Richard Milhous Nixon was an American politician who served as the 37th President of the United States from 1969 until 1974, when he became the only U. S. president to resign from office. He had previously served as a U. S, Representative and Senator from California and as the 36th Vice President of the United States from 1953 to 1961 under the presidency of Dwight D. Eisenhower. Nixon was born in Yorba Linda, after completing his undergraduate studies at Whittier College, he graduated from Duke University School of Law in 1937 and returned to California to practice law. He and his wife Pat moved to Washington in 1942 to work for the federal government and he subsequently served on active duty in the U. S. Navy Reserve during World War II. Nixon was elected to the House of Representatives in 1946 and to the Senate in 1950 and his pursuit of the Hiss Case established his reputation as a leading anti-communist, and elevated him to national prominence. He was the mate of Dwight D. Eisenhower, the Republican Party presidential nominee in the 1952 election.
Nixon served for eight years as vice president and he waged an unsuccessful presidential campaign in 1960, narrowly losing to John F. Kennedy, and lost a race for Governor of California to Pat Brown in 1962. In 1968, he ran for the presidency again and was elected by defeating incumbent Vice President Hubert Humphrey, Nixon ended American involvement in the war in Vietnam in 1973 and brought the American POWs home, and ended the military draft. His administration generally transferred power from Washington D. C. to the states and he imposed wage and price controls for a period of ninety days, enforced desegregation of Southern schools and established the Environmental Protection Agency. Nixon presided over the Apollo 11 moon landing, which signaled the end of the moon race and he was reelected in one of the largest electoral landslides in U. S. history in 1972, when he defeated George McGovern. The year 1973 saw an Arab oil embargo, gasoline rationing, the scandal escalated, costing Nixon much of his political support, and on August 9,1974, he resigned in the face of almost certain impeachment and removal from office.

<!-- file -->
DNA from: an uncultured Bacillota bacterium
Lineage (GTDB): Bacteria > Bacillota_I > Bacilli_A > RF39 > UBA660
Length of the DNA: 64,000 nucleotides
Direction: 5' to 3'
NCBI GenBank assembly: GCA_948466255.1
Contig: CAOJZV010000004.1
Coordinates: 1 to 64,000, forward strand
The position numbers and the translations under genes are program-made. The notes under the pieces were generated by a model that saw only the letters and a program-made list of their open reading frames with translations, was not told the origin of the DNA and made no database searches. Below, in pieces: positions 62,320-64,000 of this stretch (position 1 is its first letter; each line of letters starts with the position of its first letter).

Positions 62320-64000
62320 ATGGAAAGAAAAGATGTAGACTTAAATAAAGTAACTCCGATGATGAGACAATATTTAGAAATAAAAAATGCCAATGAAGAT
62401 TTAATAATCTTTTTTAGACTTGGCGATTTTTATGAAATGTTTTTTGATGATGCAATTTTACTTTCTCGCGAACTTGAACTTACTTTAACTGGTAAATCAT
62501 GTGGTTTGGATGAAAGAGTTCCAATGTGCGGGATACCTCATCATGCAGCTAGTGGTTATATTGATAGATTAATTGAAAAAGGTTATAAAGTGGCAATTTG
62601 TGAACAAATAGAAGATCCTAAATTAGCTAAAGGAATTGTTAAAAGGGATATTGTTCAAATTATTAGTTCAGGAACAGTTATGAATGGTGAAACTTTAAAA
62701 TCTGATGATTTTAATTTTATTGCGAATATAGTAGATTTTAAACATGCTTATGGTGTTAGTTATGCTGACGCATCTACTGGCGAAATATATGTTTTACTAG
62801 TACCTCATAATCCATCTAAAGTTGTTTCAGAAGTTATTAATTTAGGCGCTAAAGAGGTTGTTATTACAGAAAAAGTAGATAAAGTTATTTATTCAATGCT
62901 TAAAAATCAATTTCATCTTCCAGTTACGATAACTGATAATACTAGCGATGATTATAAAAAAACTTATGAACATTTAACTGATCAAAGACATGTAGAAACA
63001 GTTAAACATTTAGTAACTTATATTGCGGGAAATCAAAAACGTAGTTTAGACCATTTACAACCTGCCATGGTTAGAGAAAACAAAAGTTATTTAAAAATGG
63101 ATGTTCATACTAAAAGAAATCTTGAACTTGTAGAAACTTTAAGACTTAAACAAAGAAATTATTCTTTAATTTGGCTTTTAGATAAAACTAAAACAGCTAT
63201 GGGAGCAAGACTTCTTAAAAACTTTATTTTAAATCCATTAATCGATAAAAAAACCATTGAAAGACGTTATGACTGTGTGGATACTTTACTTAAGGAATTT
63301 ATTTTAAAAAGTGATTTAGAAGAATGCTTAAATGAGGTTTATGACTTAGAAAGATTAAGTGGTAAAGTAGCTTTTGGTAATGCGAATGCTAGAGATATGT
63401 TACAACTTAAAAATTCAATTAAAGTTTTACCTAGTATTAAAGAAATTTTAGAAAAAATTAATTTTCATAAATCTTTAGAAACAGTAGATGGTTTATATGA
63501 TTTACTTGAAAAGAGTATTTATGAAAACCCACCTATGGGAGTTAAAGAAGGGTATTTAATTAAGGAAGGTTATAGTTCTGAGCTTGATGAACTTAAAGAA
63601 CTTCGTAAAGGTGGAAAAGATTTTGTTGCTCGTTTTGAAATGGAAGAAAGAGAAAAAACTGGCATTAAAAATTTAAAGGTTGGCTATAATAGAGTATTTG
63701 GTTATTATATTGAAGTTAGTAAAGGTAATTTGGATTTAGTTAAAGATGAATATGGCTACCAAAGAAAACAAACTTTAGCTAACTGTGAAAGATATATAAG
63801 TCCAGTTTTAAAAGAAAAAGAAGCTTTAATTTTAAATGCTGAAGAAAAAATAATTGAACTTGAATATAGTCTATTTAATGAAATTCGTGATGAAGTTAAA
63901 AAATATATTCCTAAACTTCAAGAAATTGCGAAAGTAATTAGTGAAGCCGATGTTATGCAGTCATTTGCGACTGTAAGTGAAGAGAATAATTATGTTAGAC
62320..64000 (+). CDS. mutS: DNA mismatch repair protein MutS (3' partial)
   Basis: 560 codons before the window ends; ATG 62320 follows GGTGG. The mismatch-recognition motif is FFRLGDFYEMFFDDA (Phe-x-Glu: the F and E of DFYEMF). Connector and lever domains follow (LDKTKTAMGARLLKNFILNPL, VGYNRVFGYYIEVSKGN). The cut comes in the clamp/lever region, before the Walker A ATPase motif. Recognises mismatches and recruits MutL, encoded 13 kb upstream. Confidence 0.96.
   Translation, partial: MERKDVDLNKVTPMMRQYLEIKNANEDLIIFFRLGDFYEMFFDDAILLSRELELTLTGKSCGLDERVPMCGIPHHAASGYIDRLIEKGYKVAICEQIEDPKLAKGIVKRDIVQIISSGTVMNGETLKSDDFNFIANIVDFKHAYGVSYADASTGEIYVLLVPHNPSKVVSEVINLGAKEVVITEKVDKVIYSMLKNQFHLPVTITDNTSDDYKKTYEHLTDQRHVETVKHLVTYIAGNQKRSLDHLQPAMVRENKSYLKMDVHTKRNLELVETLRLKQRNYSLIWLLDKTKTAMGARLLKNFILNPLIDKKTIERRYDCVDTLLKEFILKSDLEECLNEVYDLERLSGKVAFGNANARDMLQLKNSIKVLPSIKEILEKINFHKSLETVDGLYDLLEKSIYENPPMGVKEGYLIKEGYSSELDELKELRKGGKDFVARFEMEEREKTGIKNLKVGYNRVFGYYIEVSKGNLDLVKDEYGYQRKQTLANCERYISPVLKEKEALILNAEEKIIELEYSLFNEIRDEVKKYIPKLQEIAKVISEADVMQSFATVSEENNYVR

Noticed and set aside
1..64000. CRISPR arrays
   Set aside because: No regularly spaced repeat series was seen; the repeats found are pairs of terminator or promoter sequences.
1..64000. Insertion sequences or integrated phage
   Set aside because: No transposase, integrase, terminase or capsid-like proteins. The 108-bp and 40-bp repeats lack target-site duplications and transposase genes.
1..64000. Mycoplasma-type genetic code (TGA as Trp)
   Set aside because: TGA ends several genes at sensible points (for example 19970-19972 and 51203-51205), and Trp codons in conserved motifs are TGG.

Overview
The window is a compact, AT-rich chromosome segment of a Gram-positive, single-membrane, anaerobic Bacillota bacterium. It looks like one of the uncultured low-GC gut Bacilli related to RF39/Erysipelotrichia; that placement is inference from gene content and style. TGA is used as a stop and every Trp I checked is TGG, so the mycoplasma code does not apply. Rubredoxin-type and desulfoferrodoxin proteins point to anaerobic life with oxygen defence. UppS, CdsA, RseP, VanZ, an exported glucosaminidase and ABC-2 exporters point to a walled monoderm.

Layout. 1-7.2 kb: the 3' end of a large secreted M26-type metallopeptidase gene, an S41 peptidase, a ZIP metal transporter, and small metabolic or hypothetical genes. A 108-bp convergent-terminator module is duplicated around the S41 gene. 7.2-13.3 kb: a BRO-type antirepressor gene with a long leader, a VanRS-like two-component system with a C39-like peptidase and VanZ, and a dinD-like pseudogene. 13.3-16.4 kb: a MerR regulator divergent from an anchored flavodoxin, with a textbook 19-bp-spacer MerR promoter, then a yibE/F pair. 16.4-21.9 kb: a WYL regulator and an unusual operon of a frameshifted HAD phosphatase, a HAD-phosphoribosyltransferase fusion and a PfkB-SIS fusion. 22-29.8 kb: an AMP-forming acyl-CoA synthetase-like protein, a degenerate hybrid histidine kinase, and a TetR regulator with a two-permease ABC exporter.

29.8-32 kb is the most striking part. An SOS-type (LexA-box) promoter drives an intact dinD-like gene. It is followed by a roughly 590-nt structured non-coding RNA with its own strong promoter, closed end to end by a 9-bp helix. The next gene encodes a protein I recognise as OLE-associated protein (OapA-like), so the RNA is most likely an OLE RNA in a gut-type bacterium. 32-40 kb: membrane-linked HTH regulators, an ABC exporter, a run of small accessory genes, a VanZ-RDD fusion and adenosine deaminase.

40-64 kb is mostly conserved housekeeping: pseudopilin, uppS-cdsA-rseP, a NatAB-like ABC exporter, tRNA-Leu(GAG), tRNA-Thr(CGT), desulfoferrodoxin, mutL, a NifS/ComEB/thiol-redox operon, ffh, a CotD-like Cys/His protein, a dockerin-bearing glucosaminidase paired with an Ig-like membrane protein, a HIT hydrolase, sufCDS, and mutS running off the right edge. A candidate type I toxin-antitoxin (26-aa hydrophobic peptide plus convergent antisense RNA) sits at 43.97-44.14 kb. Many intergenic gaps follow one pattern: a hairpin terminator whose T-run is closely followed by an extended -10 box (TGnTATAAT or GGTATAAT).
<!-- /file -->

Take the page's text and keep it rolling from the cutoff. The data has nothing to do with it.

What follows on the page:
After his resignation, he was issued a pardon by his successor, in retirement, Nixons work writing several books and undertaking of many foreign trips helped to rehabilitate his image. He suffered a stroke on April 18,1994. Richard Milhous Nixon was born on January 9,1913 in Yorba Linda and his parents were Hannah Nixon and Francis A. Nixon. His mother was a Quaker and his father converted from Methodism to the Quaker faith, Nixons upbringing was marked by evangelical Quaker observances of the time, such as refraining from alcohol and swearing. Nixon had four brothers, Donald, four of the five Nixon boys were named after kings who had ruled in historical or legendary England, for example, was named after Richard the Lionheart. Nixons early life was marked by hardship, and he quoted a saying of Eisenhower to describe his boyhood, We were poor. The Nixon family ranch failed in 1922, and the moved to Whittier
Demonstrations against the Shah commenced in October 1977, developing into a campaign of civil resistance that included both secular and religious elements and which intensified in January 1978. Between August and December 1978 strikes and demonstrations paralyzed the country, the Shah left Iran for exile on 16 January 1979, as the last Persian monarch, leaving his duties to a regency council and an opposition-based prime minister. Ayatollah Khomeini was invited back to Iran by the government, the royal reign collapsed shortly after on 11 February when guerrillas and rebel troops overwhelmed troops loyal to the Shah in armed street fighting, bringing Khomeini to official power. It was a relatively non-violent revolution, and helped to redefine the meaning, the Shahs regime became increasingly oppressive, brutal and extravagant. It suffered from basic functional failures that brought economic bottlenecks, the Shah was perceived by many as beholden to – if not a puppet of – a non-Muslim Western power whose culture was affecting that of Iran.